By: Ted Chow
The gig is up, and the mega corporations are on your tail to stamp out your resistance to their despotic control of the daily social agendas. Invisible Inc. is a tactical, turn-based stealth game that gives a sense of urgency as time and the ever-increasing tension and difficulty ramps up against you.
With only a handful of agents, where one mistake can lead to a KIA, the odds are clearly stacked against you. However, the allure of managing great escapes and living through an episode of Mission Impossible does offer a level of exhilaration and accomplishment. If you wanted a great turn-based game with a story that brings you into the thick of the action and never let’s up, Invisible Inc. is one cyberpunk game that you should highly consider.
As far as turn-based games goes, you will find comfort that everything feels just right. From moving your agents on the procedural mission board to accessing special abilities and actions, everything is introduced and packaged nicely.
A freeform camera is present to give you a lay of the lands, while your female AI Incognita will highlight interactable objects that can offer the player some needed knowledge of what you’re up against. Overall, everything felt clean and polished.
Upon first loading up the campaign mode, it felt like I was watching the last 15 minutes of an action film where I had no idea what was going on, but the plot was intriguing enough that I couldn’t let my eyes wonder. The aesthetics of the game provides a clean cel-shaded cartoonish appearance that makes it look like something out of an animated T.V show.
I would say that it was extraordinarily refreshing and something I would love to break apart and see how everything came to fruition. The mission tiles, characters and UI all melded well with the cyberpunk theme, and kudos to the lighting! The soundtrack also felt riveting and never missed a beat when the action was hot.
Invisible Inc. is a tactical, turn-based game that relies on a small squad of agents to do various missions types, from extracting MIA agents to hacking into corporate databases in order to unlock more information and missions. Each mission is accepted through the world map, which is reminiscent of XCOM: Enemy Within, with missions popping up across the world and letting the player hover over to analyze the risks and rewards.
After every successful run, you’ll be sent back to the main screen where a countdown timer is shown on how much more preparation time you have until the final mission. Accepting energy missions will add valuable time back onto Incognita’s power reserve and help you acquire the money and agents necessarily for the final showdown. This overall sense of urgency requires the player to choose their battles and is tailored towards their play style as there are multiple ways to approach each scenario.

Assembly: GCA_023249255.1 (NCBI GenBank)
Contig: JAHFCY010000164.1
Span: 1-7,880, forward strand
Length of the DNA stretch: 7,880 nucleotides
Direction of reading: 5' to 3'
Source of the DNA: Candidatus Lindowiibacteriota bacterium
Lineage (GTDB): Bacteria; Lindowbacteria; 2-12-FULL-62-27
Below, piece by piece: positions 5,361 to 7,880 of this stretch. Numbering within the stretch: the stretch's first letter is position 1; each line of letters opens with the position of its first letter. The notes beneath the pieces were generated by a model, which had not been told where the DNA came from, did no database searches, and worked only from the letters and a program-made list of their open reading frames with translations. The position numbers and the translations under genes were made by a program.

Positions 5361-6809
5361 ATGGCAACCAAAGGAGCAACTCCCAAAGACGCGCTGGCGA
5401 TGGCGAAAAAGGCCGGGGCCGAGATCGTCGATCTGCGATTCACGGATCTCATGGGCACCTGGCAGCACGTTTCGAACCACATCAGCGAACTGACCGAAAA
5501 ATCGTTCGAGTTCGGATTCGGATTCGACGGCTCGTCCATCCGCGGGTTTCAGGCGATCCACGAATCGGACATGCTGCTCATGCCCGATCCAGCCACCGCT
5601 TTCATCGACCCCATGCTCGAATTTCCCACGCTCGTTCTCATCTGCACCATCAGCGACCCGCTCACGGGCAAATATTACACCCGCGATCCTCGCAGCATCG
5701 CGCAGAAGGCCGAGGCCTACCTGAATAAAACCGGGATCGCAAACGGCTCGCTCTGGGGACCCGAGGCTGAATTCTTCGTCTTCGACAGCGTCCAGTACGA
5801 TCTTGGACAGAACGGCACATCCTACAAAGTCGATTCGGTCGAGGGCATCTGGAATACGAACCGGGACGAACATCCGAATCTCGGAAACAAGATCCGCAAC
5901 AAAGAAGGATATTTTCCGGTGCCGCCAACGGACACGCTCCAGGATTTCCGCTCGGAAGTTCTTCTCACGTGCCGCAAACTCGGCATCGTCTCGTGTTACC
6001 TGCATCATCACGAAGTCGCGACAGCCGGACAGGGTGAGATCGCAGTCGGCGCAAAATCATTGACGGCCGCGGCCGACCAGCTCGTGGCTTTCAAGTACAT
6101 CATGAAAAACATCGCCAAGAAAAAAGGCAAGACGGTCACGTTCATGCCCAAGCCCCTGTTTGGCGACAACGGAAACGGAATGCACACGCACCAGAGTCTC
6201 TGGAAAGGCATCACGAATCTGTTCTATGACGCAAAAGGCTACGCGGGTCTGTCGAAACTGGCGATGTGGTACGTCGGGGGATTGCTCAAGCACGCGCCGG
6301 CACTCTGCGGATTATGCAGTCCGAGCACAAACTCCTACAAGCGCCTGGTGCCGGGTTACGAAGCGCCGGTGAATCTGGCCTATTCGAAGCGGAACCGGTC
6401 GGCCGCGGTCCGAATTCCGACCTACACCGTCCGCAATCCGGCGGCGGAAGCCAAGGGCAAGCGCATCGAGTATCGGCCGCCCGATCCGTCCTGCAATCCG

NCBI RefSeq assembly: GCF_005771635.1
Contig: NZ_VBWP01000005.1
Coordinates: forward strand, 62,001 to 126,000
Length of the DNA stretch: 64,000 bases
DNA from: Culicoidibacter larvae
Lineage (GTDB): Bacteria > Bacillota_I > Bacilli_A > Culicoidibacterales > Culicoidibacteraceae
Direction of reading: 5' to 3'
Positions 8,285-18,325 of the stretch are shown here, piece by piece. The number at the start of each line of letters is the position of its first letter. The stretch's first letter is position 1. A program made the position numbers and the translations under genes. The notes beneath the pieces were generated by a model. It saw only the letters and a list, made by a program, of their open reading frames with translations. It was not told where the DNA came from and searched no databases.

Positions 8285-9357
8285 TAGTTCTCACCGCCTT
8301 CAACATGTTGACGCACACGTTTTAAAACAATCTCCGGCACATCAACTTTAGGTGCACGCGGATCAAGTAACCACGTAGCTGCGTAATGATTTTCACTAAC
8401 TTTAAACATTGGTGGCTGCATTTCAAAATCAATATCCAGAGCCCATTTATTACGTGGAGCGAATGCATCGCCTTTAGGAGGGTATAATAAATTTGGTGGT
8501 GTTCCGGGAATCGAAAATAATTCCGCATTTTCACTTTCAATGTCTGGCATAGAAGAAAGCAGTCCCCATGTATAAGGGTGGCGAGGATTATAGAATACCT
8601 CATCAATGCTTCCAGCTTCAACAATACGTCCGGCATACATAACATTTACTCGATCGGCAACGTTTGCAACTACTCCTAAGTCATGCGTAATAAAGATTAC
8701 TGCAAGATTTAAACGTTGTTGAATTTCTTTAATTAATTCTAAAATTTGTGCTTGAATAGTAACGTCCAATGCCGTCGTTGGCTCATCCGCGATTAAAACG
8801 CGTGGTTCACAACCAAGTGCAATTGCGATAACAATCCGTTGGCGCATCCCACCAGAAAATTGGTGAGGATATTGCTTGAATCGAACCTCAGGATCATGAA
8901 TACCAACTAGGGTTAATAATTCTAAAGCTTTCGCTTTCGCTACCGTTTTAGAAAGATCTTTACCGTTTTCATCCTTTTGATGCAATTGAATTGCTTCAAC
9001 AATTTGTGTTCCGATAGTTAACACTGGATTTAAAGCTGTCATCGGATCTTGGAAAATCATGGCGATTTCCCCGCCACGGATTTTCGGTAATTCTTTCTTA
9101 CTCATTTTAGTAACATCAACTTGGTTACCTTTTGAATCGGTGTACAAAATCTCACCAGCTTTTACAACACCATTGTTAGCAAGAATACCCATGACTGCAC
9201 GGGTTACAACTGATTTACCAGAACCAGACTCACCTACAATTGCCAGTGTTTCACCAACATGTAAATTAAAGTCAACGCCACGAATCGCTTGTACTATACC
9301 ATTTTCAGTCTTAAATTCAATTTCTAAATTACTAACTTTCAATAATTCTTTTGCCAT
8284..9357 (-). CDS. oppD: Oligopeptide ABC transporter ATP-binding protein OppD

During each mission run, you can opt in with the agents of your choice. Many of the agents can be customized to your liking with additional skills and abilities, assuming you have the cash to upgrade. This can be a double-edged sword, however, as death in a mission is permanent, and since one hit essentially equals death the stakes are high if you lose valuable team members.
The tension doesn’t let up within the mission, either, as the security detail and challenges increase the longer you stay in a location. Movement and strategy is crucial as there is a finite number of action points per character you can spend within a turn and objectives can be far from your extraction zone. Secondary objectives offer new abilities and cash, but it is up to the player if the risks are greater than the rewards.
As a turn-based espionage game, you are left to decide how to approach each mission. You can go complete stealth and not leave a trace, or you can take down all enemies for the extra cash and goodies they hold. You can be the ultimate hacker and bypass all security cameras and traps, or you can go gung ho and increase the challenge of immediate threat.
Everything you do is a risk-reward scenario, and that level of decision making helps Invisible Inc. hold much more replay value. It is also worth noting that the campaign itself is relatively short, but it is in the right spot of player’s time investment and attachment to their agents.
Invisible Inc. also has an interesting mechanic in the rewind feature, which essentially allows you to redo your turn if say your agent dies from being caught. However, this does take away from the immersion and tension of every action point mattering in the greater scene of things.
If you are an XCOM fan, such as myself, you may opt to ramp up the difficulty where there aren’t as many rewind points to spend. Aside from the rewind feature, everything from the pacing of the missions to the decisions on which agent to upgrade and command is done with a degree of polish and care.
There is a lot of depth in Invisible Inc. that I’d like to talk about, but it is something the players should look forward to rather than read about in advance. From the elegant cel-shaded graphics to the 72 hours of impending doom, there’s always that sense of unrelenting action that makes the game a blast to play.